Amherst, van driver face civil lawsuit in pedestrian’s 2019 death


Staff Writer
Monday, May 30, 2022

AMHERST — A local man who was acquitted in the death of a pedestrian struck by the school van he was driving in 2019, and the town of Amherst as his employer are facing a civil lawsuit from the victim’s family seeking at least $100,000 in damages.

Filed in Hampshire Superior Court by Sabine Fenner and Angelica Fenner, the lawsuit was brought against the van driver, Richard Fuhrman, and the town, for their role in the Sept. 11, 2019, crash that claimed their mother’s life.

Fuhrman was driving the school van from Crocker Farm School onto West Street when it struck and killed Eva-Marie Fenner, also known as Marielle Fenner, an 88-year-old resident who was walking north, with a shopping cart and walker.

The lawsuit, filed by James E. Grumbach of Boston Law Collaborative LLC of Wellesley in November, seeks “to recover damages for the conscious pain and suffering and wrongful death of Ms. Fenner, and for the loss of her society and companionship.”

In addition to missing the “comfort, guidance, counsel and advice” of their mother, the sisters also contend there were funeral, burial and medical expenses related to the incident.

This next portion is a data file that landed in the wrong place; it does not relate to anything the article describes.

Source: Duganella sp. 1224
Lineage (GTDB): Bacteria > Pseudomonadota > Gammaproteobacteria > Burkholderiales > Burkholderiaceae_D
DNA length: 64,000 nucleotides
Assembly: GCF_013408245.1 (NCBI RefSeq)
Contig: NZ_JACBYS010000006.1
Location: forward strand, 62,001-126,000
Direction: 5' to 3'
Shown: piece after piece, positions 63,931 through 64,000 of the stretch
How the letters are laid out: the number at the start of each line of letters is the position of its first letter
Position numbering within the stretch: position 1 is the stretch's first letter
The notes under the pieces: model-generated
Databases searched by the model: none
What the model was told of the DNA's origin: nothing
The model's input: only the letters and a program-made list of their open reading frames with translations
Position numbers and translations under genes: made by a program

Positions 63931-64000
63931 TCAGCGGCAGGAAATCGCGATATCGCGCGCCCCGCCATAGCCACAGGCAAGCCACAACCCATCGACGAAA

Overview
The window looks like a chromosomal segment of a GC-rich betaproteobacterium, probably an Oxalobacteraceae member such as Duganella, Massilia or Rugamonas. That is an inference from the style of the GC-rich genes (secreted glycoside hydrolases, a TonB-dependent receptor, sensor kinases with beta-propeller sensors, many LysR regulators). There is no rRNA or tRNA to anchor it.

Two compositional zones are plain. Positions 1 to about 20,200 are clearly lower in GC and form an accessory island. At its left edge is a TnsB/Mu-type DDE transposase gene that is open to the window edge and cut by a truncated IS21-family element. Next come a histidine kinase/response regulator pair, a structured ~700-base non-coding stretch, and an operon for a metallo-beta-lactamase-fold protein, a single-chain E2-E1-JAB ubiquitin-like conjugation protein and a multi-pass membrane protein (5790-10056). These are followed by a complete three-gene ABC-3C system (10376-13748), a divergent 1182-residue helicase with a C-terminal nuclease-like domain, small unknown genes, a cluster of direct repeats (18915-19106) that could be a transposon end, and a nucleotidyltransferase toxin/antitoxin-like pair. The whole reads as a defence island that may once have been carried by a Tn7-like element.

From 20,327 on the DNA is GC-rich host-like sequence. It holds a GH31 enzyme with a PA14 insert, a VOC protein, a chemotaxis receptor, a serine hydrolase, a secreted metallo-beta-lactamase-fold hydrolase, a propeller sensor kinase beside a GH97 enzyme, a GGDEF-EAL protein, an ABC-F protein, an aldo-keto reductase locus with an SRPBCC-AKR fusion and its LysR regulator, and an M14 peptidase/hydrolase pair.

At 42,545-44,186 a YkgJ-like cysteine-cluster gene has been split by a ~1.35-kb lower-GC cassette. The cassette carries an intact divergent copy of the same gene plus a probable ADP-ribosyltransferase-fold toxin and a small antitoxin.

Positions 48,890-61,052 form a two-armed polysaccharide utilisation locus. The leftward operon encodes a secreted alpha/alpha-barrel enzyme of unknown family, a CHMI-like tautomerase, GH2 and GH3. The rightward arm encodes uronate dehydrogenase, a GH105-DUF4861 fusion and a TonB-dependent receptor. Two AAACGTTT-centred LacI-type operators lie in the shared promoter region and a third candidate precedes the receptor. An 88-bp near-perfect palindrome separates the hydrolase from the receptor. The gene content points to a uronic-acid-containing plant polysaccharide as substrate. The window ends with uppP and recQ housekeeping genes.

Fenner lived a short distance from the school at 188 West St. and was a regular walker in the neighborhood, according to neighbors interviewed earlier by the Gazette. A native of Germany, Fenner had lived at her Amherst home since 1964.

A jury in Eastern Hampshire District Court in Belchertown on March 16 found Fuhrman not guilty on a charge of negligent motor vehicle homicide, though prosecutors contended that he had failed to stop at a stop sign as he attempted to make a left turn from the 280 West St. school driveway,

Fuhrman was represented by Luke Ryan of Sasson, Turnbull, Ryan & Hoose of Northampton and was prosecuted by Assistant District Attorney Andrew Covington.

The lawsuit seeks three counts against Fuhrman, all under the Wrongful Death Act, including for negligence or gross negligence, intentional misconduct or battery and punitive damages, with all of these to be in an amount to be determined, with costs and interest. The lawsuit seeks a count of negligence against the town, under the Massachusetts Tort Claims Act, for its hiring and training practices related to Fuhrman’s employment, and up to $100,000.

Fuhrman, represented by attorneys with Morrison Mahoney LLP in Worcester, has denied the claims.

Attorneys for Fuhrman and the town sought to dismiss all but the intentional misconduct or battery count of the lawsuit because, under the Massachusetts Tort Claims Act, the plaintiffs “failed to make timely presentment” and the two-year period in which to file the lawsuit had already expired.

On May 16, Grumbach filed an amended complaint that outlines reasons for the delay.